To ensure the drive we wanted to use for our boot-ROM was clear of any formatting or partitioning problems, we deleted the existing partitions, as the root superuser, using fdisk, and installed a new bootable partition. (If there is anything on those disks that you need, make copies. Partitioning afresh destroys everything on the disk!) We then used fdisk to partition the Flash drive by typing:
# fdisk /dev/sda
Something very important to note for later use when configuring the bootloader is the number of heads, sectors and cylinders fdisk discovers on the drive. Make a note of these. After using fdisk to set up a bootable partition free of any potentially bothersome history, we were ready to put a filesystem on it. We took the easy option and typed:
# mke2fs /dev/sda1
to put on an ext2 filesystem on the Flash drive. In order to tell Linux what device to mount and where, we used the traditional directory /mnt as our mountpoint, checking first that it was empty. For the Flash drive, we typed:
# mount /dev/sda1 /mnt
Then we copied all the files in /flashlilo to /mnt:
# cp /flashlilo/* /mnt
At this point, we needed to write a configuration file for LILO. Being frightened of vi and emacs, we used pico:
boot = /dev/sda disk = /dev/sda bios = 0x80 sectors = 62 heads = 4 cylinders = 1015 install = /mnt/boot.b map = /mnt/map root = /dev/sda1 vga = normal read-only delay = 30 pROMpt image = /mnt/viarhine6102.lzlilo label=viarhine2 read-only image = /mnt/3c905b.lzlilo label=3Com905b read-only image = /mnt/rt8139.lzlilo label=RTL8139 read-only
We saved that file to /mnt with the standard name lilo.conf.
The main part of that configuration file applies to the overall boot process before the user selects an option from the final menu. In this part, the first line tells the client machine to boot from the Flash drive. The second line and its sub-lines tells it about the disk geometry so it knows where to put things. (This is where you need that disk information you noted from fdisk!) The install line tells it to use boot.b to install the boot stages.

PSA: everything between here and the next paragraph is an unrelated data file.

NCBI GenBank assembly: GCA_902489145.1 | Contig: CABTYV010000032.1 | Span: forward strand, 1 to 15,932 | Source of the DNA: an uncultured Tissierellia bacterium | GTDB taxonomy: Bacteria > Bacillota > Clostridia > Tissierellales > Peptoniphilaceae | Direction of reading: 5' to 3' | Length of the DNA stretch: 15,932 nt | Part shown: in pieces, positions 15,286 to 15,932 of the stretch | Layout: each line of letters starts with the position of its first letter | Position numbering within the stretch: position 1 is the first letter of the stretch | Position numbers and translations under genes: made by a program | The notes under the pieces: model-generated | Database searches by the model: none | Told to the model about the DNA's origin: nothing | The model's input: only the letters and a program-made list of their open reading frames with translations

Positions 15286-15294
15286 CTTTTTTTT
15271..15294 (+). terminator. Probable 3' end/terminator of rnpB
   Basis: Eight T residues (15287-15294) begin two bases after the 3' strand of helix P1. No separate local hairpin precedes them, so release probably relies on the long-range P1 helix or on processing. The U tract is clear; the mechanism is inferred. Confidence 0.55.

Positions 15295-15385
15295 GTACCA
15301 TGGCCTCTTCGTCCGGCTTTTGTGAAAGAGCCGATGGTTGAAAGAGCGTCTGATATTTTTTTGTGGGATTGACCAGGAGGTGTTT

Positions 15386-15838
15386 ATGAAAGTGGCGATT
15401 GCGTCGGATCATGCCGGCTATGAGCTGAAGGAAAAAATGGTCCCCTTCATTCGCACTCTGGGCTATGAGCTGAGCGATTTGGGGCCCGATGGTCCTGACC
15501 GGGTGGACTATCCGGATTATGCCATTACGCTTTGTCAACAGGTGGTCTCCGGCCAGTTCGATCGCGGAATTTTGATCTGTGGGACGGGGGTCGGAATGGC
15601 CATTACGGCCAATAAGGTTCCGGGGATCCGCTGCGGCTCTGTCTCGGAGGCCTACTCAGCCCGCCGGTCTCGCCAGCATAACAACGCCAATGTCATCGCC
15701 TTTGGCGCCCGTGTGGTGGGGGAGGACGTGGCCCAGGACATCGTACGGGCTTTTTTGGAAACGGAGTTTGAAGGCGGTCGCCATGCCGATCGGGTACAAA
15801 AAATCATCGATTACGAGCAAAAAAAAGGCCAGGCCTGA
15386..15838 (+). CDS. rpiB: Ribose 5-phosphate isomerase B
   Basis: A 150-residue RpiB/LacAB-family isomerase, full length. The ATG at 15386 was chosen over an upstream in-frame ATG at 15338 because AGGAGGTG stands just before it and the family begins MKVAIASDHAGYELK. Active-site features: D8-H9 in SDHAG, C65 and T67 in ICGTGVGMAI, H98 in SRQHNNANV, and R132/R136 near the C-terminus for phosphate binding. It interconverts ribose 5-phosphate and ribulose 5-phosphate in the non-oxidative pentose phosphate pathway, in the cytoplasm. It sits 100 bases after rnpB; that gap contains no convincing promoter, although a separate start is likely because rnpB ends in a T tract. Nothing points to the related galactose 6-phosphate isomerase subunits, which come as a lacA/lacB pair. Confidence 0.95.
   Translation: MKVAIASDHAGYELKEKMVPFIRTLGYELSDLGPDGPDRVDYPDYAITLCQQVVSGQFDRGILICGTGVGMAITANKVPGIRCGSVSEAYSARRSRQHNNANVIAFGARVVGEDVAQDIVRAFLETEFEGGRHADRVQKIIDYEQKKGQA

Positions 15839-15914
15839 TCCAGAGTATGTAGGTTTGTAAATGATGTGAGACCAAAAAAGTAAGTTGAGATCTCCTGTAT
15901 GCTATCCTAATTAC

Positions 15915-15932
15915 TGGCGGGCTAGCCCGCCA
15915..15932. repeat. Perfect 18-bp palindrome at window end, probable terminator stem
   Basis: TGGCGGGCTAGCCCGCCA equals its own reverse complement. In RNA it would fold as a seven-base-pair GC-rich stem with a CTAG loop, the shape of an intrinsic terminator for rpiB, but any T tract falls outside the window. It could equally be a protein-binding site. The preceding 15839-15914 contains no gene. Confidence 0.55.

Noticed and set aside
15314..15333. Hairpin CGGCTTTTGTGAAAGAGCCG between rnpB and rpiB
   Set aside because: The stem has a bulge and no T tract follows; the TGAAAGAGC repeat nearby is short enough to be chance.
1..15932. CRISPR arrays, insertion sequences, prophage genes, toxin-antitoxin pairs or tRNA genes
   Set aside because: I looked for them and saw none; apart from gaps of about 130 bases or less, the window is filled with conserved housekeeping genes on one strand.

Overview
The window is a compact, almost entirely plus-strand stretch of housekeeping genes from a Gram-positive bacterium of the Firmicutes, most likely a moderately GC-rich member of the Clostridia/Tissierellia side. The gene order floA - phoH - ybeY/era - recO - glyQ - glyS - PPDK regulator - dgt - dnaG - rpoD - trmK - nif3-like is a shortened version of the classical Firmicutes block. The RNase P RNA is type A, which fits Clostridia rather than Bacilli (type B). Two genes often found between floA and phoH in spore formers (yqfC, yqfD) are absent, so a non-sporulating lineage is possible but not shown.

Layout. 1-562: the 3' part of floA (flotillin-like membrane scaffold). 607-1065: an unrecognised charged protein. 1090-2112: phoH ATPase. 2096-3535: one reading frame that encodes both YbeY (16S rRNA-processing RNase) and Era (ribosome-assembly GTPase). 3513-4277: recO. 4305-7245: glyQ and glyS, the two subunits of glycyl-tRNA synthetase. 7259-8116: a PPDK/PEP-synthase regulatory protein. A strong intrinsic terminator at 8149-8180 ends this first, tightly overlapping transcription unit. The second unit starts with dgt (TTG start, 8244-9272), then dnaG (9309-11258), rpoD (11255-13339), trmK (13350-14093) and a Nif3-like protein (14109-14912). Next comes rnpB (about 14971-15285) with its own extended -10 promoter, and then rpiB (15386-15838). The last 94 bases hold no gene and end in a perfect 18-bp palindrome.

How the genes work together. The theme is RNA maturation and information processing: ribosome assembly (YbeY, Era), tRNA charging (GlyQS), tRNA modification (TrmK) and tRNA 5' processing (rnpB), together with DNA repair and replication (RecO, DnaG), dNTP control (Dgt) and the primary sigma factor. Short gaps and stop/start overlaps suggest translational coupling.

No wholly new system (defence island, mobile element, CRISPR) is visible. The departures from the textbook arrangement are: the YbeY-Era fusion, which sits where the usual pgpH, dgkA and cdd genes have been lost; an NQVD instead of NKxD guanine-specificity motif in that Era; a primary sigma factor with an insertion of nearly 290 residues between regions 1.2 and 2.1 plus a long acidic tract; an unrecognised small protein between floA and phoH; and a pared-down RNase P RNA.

The map line tells the thin client where to find stuff in a file created by the LILO program. The root line tells it where to find the filesystem. The vga line explains how to output information to the monitor. The read-only option keeps everything from getting interfered with. The delay line tells the machine how long to wait before displaying the prompt.
The image sections of the configuration file offer the client user different boot options. So when the client starts up, LILO offers these image options to the user via a menu with three choices of network card from which to boot: Via-RhineII, Realtek 8139 or 3Com905.
Why are boot.b, map and LILO images referred to as residing in the /mnt directory? The reason is that now we have written the configuration file for LILO, we have to tell LILO to use that configuration file. We can do that only in the directory where we are working, which is where the drive we are working on is mounted. In our case, this is /mnt. The command to tell the LILO version we want to work with to update the lilo.conf file is therefore: